In an age of instant everything—and especially a 24/7/365 news cycle—the world of aviation continues to be remarkably vulnerable to the slightest panic. Unaccounted for valise in B concourse? Shut the airport down. Bomb threat half a world away? Strip search passengers.
On Friday, the eighth anniversary of the September 11th, 2001 attacks, we got yet another lesson in this. Reagan National Airport in Washington, D.C. was all but paralyzed when CNN reported—erroneously, it turned out—that the Coast Guard was trading gunfire with a boat in the Potomac River, a mile from the airport. CNN came by this information because someone was monitoring military radio traffic and heard what turned out to be a training drill. The "gunfire" turned out to be the Coasties warning a boat—the simulated terrorist boat—that it would be fired upon if it didn't halt. It evidently didn't, and "bang bang" announced over the frequency was the gunfire. CNN missed that part, since its anchors were busily breaking in for a news bulletin.
CNN also learned yet again a harsh lesson in the news business: The difference between being first and being right is usually directly proportional to the size of the story. If the story connects aviation and terrorism on the anniversary of 9/11, when everyone is already nervous, it just doesn't get any bigger. Why do CNN and other news outlets do this? Are they just idiots? Or lazy?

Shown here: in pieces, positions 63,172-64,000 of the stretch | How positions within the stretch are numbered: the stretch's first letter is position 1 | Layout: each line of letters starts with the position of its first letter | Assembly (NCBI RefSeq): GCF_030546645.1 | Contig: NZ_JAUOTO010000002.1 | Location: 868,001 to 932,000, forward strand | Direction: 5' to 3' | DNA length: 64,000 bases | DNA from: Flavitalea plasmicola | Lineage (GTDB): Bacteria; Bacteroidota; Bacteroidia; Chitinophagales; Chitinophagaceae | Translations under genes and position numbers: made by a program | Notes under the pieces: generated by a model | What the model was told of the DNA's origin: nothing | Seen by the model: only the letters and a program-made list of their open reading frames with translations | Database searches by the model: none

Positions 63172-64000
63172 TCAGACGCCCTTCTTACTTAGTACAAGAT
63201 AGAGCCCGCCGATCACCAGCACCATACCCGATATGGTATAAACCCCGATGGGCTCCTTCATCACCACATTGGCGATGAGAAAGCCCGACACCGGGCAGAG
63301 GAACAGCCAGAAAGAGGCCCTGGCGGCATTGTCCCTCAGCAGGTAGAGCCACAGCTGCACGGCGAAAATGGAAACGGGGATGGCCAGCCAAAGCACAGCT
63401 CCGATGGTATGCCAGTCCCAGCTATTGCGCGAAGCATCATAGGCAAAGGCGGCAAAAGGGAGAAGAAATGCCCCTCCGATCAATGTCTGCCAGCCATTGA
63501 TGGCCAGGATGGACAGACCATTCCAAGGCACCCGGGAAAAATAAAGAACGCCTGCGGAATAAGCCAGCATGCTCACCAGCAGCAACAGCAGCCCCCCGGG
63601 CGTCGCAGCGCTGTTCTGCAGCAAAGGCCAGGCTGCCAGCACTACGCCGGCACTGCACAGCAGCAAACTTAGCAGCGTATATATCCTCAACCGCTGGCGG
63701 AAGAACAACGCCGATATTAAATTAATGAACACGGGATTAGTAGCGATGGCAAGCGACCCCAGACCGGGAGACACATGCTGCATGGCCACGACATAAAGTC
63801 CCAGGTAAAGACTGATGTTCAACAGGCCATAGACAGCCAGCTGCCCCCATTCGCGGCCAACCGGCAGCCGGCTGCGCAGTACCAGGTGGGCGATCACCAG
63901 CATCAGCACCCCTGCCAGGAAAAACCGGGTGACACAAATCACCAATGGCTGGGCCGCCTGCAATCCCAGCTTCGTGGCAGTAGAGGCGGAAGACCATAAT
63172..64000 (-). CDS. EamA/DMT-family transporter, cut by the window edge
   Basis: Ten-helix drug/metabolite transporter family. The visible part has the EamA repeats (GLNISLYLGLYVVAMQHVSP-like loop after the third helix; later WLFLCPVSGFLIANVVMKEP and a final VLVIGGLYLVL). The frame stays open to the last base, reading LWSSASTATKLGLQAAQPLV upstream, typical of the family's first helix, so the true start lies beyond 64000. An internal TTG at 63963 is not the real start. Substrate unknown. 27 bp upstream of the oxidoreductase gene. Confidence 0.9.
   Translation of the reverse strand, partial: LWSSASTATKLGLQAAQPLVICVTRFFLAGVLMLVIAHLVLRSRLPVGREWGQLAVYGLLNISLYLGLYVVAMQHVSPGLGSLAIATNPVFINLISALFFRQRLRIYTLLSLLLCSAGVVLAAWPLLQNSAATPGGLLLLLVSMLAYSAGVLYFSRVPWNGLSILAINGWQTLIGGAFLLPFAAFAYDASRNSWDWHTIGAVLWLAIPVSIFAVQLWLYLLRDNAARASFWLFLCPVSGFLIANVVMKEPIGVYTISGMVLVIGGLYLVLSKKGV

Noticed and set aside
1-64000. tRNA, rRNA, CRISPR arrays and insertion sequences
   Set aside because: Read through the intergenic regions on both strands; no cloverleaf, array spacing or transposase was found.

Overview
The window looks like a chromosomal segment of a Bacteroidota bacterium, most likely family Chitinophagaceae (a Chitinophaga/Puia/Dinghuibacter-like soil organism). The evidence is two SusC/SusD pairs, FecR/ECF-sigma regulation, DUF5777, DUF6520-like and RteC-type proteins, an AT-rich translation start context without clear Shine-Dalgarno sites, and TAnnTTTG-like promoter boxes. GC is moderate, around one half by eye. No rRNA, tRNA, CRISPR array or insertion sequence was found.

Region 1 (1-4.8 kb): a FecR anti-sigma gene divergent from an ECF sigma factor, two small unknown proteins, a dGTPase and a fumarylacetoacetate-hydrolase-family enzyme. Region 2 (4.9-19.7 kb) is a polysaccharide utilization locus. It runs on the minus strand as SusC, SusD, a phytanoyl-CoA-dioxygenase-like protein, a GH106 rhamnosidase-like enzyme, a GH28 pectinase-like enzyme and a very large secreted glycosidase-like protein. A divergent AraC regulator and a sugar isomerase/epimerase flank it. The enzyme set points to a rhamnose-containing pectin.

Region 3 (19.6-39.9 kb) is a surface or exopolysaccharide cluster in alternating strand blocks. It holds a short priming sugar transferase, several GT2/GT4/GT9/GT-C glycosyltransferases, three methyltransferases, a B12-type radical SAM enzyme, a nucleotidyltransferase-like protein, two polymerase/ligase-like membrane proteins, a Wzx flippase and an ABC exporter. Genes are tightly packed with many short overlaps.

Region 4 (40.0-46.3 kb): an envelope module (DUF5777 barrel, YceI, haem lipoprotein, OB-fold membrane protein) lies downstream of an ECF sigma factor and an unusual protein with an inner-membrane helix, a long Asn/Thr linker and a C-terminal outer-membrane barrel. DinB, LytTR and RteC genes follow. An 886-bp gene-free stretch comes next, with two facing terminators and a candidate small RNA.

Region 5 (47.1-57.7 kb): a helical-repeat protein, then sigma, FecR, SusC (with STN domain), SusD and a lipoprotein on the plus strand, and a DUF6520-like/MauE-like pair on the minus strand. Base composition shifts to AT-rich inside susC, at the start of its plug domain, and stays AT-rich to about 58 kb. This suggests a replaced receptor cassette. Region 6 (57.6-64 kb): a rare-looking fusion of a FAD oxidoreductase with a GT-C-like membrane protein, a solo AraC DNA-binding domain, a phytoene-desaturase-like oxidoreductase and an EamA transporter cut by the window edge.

They may be both, but the larger issue is competitive pressure in information markets that want everything right now. Via cable, via Web, via text alerts, Twitter and on and on. These networks know that if a major story breaks, the network that gets it first will likely retain the largest audience. It's the news equivalent of shoot first, ask questions later. And before you sniff about ethics and professionalism, realize that audience behavior drives this sort of lunacy. If you're the type of person who high mindedly drives by the accident without even looking, congratulations, you have the rarest of DNA. None of this is to suggest CNN didn't screw up; it did. It should've taken an extra beat to verify the story.
At AVweb, we have the luxury of a slower-paced news cycle—by design. We're sparing in pummeling you with breaking bulletins, thus we have a few hours if not a day to let the facts sort themselves before we publish. We do that because you—the audience—have told us you prefer it that way.
If CNN's viewers would do the same or if editors would be less itchy fingered, those passengers at Reagan would have departed on time and made their connections. But they aren't and they didn't.